God shall supply all your need according to his riches in glory by Christ Jesus.
Exploring Bible Verses
An exploration of Bible citations from the Christian Science Quarterly® Bible Lessons
“. . . a lesson on which the prosperity of Christian Science largely depends."—Mary Baker Eddy
from the Responsive Reading
The trees of the Lord are full of sap; the cedars of Lebanon, which he hath planted.
Though the word sap doesn’t appear in the original Hebrew text, full (šāba‘)—here describing well-watered trees—expresses the amplitude of God’s creation. Šaba‘ appears nearly one hundred times in the Hebrew Bible, including twice more in this psalm: “The earth is satisfied [šāba‘] with the fruit of thy works” and “Thou openest thine hand, they are filled [šāba‘] with good” (vv. 13 and 28).
Receive my instruction, and not silver; and knowledge rather than choice gold.
Throughout this chapter, wisdom is portrayed as a woman speaking in the first person. What may seem like a self-promoting style is intended as a kind of résumé, a presentation of wisdom’s meaning and value for humanity. One source sees wisdom as foundational to such New Testament teachings as First Corinthians 1:17–31 and James 3:13–17.
My fruit is better than gold, yea, than fine gold; and my revenue than choice silver.
Fruit is a common biblical symbol of the success of God’s “planting”—the spiritual growth that comes from living a God-inspired life (see also Psalms 1:1–3 and Jeremiah 17:7, 8). God’s command to “be fruitful” is a recurring theme in the book of Genesis. And Christ Jesus employs the image of fruit throughout his ministry (see examples in Matthew 13:3–8, 18–23; Luke 6:43, 44; and John 15:1–8, 16).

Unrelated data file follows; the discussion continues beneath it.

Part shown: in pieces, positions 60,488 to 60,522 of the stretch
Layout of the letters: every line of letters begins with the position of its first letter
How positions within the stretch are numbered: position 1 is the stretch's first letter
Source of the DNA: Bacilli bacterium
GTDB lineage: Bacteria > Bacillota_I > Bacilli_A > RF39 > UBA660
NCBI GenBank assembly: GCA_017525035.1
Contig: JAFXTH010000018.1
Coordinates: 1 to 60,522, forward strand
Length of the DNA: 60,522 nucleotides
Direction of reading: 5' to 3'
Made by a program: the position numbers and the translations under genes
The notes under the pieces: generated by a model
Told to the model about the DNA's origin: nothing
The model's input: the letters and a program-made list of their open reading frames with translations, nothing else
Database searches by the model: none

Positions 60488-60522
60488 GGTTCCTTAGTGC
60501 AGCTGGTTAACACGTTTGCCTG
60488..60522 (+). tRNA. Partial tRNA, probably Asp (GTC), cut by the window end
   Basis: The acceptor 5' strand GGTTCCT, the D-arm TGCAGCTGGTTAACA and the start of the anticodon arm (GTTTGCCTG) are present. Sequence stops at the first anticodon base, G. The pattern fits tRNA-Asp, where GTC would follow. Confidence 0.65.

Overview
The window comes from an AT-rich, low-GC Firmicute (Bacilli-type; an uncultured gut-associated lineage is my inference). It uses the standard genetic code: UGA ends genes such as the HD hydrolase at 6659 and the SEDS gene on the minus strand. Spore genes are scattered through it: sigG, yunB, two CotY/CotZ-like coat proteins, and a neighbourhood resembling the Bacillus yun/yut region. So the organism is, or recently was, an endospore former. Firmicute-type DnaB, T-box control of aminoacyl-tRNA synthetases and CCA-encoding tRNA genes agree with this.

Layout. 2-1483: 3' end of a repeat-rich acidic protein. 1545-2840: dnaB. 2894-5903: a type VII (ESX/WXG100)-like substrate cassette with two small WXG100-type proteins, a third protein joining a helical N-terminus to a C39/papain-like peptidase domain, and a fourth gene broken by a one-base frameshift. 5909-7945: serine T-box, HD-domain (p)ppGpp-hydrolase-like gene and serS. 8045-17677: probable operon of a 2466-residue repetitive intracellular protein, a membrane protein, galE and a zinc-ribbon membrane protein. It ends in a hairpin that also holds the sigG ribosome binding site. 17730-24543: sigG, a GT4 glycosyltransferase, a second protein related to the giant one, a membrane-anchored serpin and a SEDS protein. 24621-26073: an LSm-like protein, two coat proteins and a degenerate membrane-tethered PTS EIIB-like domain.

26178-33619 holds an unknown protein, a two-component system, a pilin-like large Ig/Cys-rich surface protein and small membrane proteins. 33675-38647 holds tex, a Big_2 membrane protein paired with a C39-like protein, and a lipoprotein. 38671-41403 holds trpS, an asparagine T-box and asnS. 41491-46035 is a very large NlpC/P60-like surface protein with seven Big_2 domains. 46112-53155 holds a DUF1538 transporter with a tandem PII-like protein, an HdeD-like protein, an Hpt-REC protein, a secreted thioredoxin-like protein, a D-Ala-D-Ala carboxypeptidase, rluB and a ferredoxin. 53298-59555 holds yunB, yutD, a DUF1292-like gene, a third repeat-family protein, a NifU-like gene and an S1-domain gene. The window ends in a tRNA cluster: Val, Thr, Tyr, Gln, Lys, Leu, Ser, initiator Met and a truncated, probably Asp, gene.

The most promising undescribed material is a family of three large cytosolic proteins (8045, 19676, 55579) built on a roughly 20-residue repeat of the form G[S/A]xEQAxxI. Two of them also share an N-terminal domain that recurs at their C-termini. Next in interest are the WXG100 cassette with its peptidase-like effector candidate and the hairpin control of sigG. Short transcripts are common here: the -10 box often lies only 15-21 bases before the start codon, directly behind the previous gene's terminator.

from Section 2
6 | Proverbs 2:4, 5
If thou seekest [knowledge] as silver, and searchest for her as for hid treasures; then shalt thou understand the fear of the Lord, and find the knowledge of God.
In this verse, wisdom is introduced as treasure—as riches that are found not simply through rational inquiry or observation but through a heartfelt desire to understand God. Jesus later adopts this image, counseling his followers to turn away from cherishing material things. “Where your treasure is,” he teaches, “there will your heart be also” (Luke 12:34, citation 13).
8 | I Kings 3:5, 6
In Gibeon the Lord appeared to Solomon in a dream by night: and God said, Ask what I shall give thee. And Solomon said, Thou hast shewed unto thy servant David my father great mercy, ... and thou hast kept for him this great kindness, that thou hast given him a son to sit on his throne.
Though the ark of the covenant was already in Jerusalem, the Temple had not yet been built. Gibeon, located about seven miles (11 km) northwest of Jerusalem, had a “high place” or sacred altar where Solomon traveled to worship (see v. 4).
Solomon wasn’t King David’s only son; 19 sons were born to David by several wives (see I Chronicles 3:1–9). However, the precedent that the firstborn son inherit the throne was not yet established in Israel. Although King Saul had sons, David was selected to succeed him by divine decree (see I Samuel 16:1–13). And Solomon was chosen to reign after David at Bathsheba’s request (see I Kings 1:11–17, 28–30).
Solomon’s reference to himself as “a little child” (v. 7) doesn’t allude to his age. Scholars believe he was at least in his early teens, and possibly closer to twenty years of age at this time. Metaphorically, the word child represents inexperience. The prophet Jeremiah also describes himself this way when God calls him to become a prophet: “I cannot speak: for I am a child” (Jeremiah 1:6).
from Section 3
9 | Deuteronomy 28:1
It shall come to pass, if thou shalt hearken diligently unto the voice of the Lord thy God, to observe and to do all his commandments which I command thee this day, that the Lord thy God will set thee on high above all nations of the earth.